Coronavirus and Eating Disorders Visit the hub

Signs of Bulimia

Signs of bulimia vary, but someone doesn’t have to have all of them to be suffering. It’s not always obvious that someone has an eating disorder – remember, they are mental illnesses.  

What to look out for

Behavioural signs

If someone is developing bulimia, often changes in behaviour are noticeable before changes to physical appearance. Signs include:

  • Either frequently checking body shape or weight or avoiding looking at their body or checking their weight.
  • Comparing their body with those of others
  • Eating large amounts of food (bingeing)
  • Purging after bingeing by vomiting, over-exercising, using laxatives or diuretics, fasting
  • Organising life around shopping, eating and purging behaviour
  • Secrecy, especially about eating
  • Hoarding food
  • Mood swings
  • Irritability
  • Social withdrawal
  • Misuse of laxatives and diuretics 
  • Misuse of alcohol
  • Self-harm
  • Compromise of education and employment plans
  • Disappearing during or soon after eating (in order to purge)
  • Excessive exercising 
  • Lack of sexual interest
Psychological signs
  • Spending a lot or most of their time thinking about food
  • Feeling anxious and tense, especially around meal times or when eating in front of others
  • Difficulty concentrating
  • Low confidence and self-esteem
  • Worries about weight and shape
  • Fear of gaining weight
  • Distorted perception of body shape or weight
  • Feeling of loss of control over eating
  • Feelings of guilt and shame after bingeing and purging 
  • Other mental illnesses, such as depression or anxiety
Physical signs
  • Vomiting
  • Difficulty sleeping
  • Tiredness
  • Bloating
  • Constipation
  • Stomach pain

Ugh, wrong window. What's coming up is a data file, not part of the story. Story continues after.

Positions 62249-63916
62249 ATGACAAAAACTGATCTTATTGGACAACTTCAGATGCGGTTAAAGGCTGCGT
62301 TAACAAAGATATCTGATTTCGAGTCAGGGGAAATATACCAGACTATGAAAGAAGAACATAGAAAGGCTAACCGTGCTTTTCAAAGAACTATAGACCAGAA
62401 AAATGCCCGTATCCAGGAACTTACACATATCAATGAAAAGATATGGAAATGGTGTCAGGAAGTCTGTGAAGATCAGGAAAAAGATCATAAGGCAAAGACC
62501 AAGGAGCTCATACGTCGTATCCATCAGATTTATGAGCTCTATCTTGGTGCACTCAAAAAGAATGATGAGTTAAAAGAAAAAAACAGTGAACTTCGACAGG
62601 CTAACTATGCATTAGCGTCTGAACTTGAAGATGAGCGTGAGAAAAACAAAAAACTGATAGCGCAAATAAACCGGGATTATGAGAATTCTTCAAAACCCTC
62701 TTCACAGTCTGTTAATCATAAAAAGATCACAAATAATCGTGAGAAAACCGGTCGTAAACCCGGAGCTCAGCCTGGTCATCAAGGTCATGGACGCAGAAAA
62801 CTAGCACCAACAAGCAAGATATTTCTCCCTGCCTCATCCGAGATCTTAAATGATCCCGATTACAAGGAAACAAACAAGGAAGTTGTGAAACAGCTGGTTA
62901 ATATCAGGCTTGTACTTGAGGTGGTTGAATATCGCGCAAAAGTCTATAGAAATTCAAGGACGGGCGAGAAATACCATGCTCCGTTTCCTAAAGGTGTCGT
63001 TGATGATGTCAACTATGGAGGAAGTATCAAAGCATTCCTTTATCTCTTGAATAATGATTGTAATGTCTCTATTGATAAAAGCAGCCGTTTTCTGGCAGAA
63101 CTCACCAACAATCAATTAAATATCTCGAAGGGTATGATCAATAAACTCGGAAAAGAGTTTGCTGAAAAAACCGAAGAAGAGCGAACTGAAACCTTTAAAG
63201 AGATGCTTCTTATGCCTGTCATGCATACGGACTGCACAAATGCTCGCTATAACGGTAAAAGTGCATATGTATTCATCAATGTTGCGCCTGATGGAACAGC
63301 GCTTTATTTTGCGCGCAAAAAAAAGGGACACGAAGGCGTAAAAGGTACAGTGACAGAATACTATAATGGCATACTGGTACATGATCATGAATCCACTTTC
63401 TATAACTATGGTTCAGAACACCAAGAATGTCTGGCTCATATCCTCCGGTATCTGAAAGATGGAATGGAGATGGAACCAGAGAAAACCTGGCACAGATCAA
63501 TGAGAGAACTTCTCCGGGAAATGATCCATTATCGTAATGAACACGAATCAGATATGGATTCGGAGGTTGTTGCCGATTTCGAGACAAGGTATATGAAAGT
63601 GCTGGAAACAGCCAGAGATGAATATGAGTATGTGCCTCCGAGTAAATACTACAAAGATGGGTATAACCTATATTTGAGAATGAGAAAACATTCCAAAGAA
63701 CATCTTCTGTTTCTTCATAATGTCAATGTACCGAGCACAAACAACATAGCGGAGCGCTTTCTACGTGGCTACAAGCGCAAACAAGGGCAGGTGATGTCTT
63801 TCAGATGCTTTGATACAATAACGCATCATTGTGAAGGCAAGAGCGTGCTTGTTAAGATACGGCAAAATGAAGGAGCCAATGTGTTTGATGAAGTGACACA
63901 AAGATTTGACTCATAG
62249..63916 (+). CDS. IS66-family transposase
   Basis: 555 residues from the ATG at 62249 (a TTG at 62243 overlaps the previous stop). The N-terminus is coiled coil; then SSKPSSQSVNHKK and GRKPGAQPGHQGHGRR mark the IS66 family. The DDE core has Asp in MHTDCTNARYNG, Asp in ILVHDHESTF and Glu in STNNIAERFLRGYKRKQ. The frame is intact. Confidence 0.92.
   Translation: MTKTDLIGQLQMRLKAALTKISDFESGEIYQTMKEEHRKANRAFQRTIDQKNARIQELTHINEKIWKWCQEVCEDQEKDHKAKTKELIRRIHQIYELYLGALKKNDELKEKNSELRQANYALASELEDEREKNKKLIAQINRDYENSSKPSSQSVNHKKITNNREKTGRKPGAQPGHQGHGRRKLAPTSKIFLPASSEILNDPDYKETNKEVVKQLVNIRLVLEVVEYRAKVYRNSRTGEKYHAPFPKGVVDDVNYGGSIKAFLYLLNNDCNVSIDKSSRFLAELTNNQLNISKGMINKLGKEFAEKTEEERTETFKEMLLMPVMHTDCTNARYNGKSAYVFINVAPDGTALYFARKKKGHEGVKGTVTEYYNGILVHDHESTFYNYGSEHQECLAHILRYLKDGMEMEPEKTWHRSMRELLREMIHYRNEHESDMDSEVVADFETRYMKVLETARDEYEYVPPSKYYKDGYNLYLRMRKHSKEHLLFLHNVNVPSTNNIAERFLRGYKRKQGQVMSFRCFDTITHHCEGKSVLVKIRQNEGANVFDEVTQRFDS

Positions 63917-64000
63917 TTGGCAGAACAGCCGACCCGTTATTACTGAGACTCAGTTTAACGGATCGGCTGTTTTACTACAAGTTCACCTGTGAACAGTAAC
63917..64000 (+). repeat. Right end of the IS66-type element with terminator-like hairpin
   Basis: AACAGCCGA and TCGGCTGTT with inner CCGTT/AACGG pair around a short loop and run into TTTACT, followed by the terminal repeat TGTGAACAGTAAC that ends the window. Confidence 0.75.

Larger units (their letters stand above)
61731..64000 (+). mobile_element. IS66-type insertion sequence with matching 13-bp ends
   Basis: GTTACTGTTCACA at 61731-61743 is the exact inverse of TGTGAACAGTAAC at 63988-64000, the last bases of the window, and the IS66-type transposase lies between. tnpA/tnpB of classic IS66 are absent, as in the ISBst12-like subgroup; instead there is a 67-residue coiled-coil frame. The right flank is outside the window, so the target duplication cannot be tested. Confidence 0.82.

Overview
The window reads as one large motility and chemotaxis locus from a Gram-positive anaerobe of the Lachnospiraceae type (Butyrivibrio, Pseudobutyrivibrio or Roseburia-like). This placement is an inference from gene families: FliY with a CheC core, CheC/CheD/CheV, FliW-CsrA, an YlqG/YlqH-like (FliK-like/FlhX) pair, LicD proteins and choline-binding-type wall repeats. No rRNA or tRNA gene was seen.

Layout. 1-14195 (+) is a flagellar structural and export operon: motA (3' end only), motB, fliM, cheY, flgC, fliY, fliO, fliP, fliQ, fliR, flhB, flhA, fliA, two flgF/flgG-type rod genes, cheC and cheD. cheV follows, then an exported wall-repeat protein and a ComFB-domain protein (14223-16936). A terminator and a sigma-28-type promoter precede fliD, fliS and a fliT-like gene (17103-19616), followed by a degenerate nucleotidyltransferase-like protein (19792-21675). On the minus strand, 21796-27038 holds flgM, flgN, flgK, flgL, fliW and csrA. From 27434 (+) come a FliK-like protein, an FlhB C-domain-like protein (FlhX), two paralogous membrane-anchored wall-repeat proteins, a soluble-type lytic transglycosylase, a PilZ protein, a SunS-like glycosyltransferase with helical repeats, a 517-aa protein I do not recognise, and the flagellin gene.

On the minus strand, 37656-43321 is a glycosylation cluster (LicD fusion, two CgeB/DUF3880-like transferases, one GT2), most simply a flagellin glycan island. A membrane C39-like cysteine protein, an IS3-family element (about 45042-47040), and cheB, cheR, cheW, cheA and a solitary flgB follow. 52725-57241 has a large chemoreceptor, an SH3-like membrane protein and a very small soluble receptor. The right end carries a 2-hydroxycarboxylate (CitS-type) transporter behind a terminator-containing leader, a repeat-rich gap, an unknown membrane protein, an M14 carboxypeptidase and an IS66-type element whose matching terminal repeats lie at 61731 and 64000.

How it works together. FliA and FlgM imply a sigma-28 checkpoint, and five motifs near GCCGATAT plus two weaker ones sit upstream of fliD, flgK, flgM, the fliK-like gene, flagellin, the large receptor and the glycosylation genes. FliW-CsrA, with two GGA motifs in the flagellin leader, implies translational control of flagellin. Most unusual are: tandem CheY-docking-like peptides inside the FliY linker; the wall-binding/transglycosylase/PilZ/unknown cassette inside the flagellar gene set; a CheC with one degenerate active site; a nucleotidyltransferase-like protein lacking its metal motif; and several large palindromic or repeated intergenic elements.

• Swelling of the hands and feet
  • Poor skin condition
  • Damage to teeth
  • Irregular or stopped periods
  • Swollen salivary glands
  • Calluses on the backs of the hands if fingers are used to cause vomiting 
  • Imbalance in electrolytes (essential substances found in the blood)
  • Stomach problems 
  • Blood sugar swings, potentially leading to mood swings and fainting
  • Regular changes in weight, which may go up or down, though often remains “normal”, making bulimia harder to spot
Long term effects

Bulimia can cause serious damage to the body. Long-term effects of bulimia include:

  • Permanent damage to teeth
  • Damage to the vocal chords and throat
  • Damage to the intestines and stomach
  • Increased risk of heart problems
  • Kidney damage

If left untreated, bulimia nervosa can cause long-term harm to the body and may even be fatal. However, many physical effects of bulimia are reversible or can be prevented from worsening with the right treatment, and eating disorders are treatable, with full recovery possible.


More about bulimia

Learn more about this serious mental illness.

Treatment for bulimia

Learn more about what to expect from treatment.